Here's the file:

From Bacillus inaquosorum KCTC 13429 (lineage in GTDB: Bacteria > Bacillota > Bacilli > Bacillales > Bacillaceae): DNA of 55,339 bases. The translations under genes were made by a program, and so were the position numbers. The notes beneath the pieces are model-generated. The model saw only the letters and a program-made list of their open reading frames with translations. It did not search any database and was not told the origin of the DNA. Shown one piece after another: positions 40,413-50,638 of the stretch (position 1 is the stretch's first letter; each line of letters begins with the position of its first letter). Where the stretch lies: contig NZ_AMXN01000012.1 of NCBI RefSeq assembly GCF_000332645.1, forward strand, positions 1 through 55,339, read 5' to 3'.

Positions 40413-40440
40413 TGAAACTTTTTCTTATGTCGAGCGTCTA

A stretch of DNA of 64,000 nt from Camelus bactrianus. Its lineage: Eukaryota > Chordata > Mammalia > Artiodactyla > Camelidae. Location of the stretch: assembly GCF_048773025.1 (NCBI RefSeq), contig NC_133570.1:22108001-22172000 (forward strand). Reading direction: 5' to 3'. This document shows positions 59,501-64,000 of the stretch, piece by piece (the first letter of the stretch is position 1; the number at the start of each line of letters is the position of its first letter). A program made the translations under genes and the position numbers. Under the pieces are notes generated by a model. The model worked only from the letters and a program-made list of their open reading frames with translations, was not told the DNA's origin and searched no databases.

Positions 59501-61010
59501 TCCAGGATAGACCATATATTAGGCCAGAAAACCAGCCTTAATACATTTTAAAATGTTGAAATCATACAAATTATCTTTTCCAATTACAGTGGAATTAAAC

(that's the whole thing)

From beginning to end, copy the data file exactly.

From Bacillus inaquosorum KCTC 13429 (lineage in GTDB: Bacteria > Bacillota > Bacilli > Bacillales > Bacillaceae): DNA of 55,339 bases. The translations under genes were made by a program, and so were the position numbers. The notes beneath the pieces are model-generated. The model saw only the letters and a program-made list of their open reading frames with translations. It did not search any database and was not told the origin of the DNA. Shown one piece after another: positions 40,413-50,638 of the stretch (position 1 is the stretch's first letter; each line of letters begins with the position of its first letter). Where the stretch lies: contig NZ_AMXN01000012.1 of NCBI RefSeq assembly GCF_000332645.1, forward strand, positions 1 through 55,339, read 5' to 3'.

Positions 40413-40440
40413 TGAAACTTTTTCTTATGTCGAGCGTCTA

A stretch of DNA of 64,000 nt from Camelus bactrianus. Its lineage: Eukaryota > Chordata > Mammalia > Artiodactyla > Camelidae. Location of the stretch: assembly GCF_048773025.1 (NCBI RefSeq), contig NC_133570.1:22108001-22172000 (forward strand). Reading direction: 5' to 3'. This document shows positions 59,501-64,000 of the stretch, piece by piece (the first letter of the stretch is position 1; the number at the start of each line of letters is the position of its first letter). A program made the translations under genes and the position numbers. Under the pieces are notes generated by a model. The model worked only from the letters and a program-made list of their open reading frames with translations, was not told the DNA's origin and searched no databases.

Positions 59501-61010
59501 TCCAGGATAGACCATATATTAGGCCAGAAAACCAGCCTTAATACATTTTAAAATGTTGAAATCATACAAATTATCTTTTCCAATTACAGTGGAATTAAAC